LGBTQ Families in 2022: “Creating the Kind of World We Want for Our Children”

A paper doll cutout shows two adults with a child in the middle. They hold hands and carry rainbow Pride flags.
(Photo: Adobe Stock.)

In my last column, I looked at what experts at some of the leading organizations fighting for LGBTQ families thought were the biggest wins and setbacks for our families in 2021. Now, they share what they see as our goals for 2022 and what we must do to achieve them.

“We need to pass the Equality Act in this Congress,” said Stacey Stevenson, CEO of Family Equality. The act, which passed the House in 2021, is a comprehensive, federal LGBTQ civil rights bill covering employment, housing, public accommodations, public education, foster care, adoption, and more. “We must find common ground in the Senate and take action today!” asserted Stevenson.

Ellen Kahn, senior director of programs and partnerships at HRC, whose portfolio includes initiatives for LGBTQ youth and families, added that “While we have a steeper hill for passage in the Senate, we are slowly changing hearts and minds among some of the more moderate Republicans.”

After the Equality Act, Stevenson said, “We need to focus on the John Lewis Every Child Deserves a Family Act.” This act would prohibit discrimination in federally funded child welfare agencies, like the Equality Act, but also has provisions for training, data collection, and more, specific to child welfare. In 2021, the bill was reintroduced for the seventh time and gained its first hearing in the House. “With more than 420,000 youth in foster care—and one in three identifying as LGBTQ+—we need to ensure that every child has the best possible chance of finding safe, loving, and affirming homes,” she explained.

On the state level, Polly Crozier, senior staff attorney at GLBTQ Legal Advocates and Defenders (GLAD), said that in 2022 we must use both legislation and litigation to “[ensure] access to parentage protections for all children regardless of the marital status, gender, or sexual orientation of their parents and the circumstances of their births.”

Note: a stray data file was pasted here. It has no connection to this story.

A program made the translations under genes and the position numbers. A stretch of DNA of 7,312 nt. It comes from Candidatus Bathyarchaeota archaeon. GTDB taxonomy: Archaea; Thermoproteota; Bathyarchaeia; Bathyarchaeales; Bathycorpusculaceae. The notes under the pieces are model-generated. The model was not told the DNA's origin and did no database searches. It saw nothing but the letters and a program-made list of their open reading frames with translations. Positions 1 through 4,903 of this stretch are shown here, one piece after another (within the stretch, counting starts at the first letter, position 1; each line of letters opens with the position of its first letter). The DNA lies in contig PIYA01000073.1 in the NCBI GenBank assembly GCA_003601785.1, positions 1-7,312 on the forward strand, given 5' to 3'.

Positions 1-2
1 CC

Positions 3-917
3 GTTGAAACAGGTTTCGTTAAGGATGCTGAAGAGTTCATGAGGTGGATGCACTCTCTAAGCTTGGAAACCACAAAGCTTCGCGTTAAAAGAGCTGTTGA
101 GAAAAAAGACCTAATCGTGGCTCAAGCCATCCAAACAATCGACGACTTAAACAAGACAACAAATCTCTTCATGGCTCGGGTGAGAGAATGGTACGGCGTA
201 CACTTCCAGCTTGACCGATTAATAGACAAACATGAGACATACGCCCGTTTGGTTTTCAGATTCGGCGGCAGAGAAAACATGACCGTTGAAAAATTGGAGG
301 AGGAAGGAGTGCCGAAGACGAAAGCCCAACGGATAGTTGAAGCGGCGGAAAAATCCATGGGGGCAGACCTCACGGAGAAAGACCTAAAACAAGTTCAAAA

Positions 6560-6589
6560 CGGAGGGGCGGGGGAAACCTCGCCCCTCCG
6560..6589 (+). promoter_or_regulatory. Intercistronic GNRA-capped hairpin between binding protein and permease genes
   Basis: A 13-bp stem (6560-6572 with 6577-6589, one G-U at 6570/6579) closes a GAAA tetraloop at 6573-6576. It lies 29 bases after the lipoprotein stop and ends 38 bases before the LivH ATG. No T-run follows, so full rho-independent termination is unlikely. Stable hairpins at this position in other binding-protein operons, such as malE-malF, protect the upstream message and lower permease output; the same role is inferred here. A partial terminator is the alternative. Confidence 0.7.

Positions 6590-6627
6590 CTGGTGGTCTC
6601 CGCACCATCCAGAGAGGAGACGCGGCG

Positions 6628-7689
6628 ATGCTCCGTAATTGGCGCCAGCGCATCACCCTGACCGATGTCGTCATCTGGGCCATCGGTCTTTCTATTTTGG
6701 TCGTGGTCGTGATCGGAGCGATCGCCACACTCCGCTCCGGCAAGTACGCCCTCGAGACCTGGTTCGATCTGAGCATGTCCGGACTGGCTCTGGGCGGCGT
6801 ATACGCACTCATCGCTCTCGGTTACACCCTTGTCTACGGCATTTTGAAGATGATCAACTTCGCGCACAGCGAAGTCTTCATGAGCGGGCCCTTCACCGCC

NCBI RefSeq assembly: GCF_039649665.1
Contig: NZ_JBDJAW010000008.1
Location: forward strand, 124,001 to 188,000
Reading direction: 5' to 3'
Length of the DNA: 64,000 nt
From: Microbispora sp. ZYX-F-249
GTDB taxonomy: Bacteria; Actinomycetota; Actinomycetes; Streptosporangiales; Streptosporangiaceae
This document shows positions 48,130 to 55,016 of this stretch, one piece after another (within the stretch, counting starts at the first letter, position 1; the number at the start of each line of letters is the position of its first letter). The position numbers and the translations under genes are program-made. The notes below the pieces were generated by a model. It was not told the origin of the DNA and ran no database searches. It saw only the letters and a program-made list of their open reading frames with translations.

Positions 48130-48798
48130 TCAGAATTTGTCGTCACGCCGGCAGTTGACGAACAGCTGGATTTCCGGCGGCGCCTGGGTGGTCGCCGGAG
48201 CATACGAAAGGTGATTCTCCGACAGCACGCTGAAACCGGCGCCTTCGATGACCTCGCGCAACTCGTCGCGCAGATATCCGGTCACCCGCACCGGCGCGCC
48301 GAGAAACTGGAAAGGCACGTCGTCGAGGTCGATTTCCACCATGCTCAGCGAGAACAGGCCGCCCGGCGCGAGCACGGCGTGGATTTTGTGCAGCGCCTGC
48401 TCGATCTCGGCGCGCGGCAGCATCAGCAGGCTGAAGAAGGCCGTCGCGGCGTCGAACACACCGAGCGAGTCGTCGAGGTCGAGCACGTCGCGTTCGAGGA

Part of this, she added, means expanding access to Voluntary Acknowledgments of Parentage (VAPs) “so that children can be protected from the moment of birth.” VAPs are free, simple forms with the force of a court order, traditionally used to allow unmarried genetic fathers to be recognized as parents. Only ten states have opened them to parents of any gender, including intended parents through assisted reproduction.

Shelbi Day, chief policy officer of Family Equality, hopes that the parentage reform bills that passed in 2021 in Connecticut, New York, and Rhode Island can “lay the groundwork in other states to provide protections for children conceived through ART [assisted reproduction technologies], extend access to VAPs, and make confirmatory (second-parent) adoption available to unmarried couples.” 

Massachusetts is one state where progress could happen, via the Massachusetts Parentage Act currently before the legislature. This effort is being led by GLAD and RESOLVE New England, with a coalition of LGBTQ+ and other organizations including Family Equality. “We are hopeful this much-needed bill will pass before year end or early in 2022,” Day said.

Another area of focus for 2022, Crozier noted, should be “to reduce the harm that transgender children and parents face in family courts, so that transgender parents are not separated from their children and so that transgender children have access to the medical care and supports they need to be who they are.”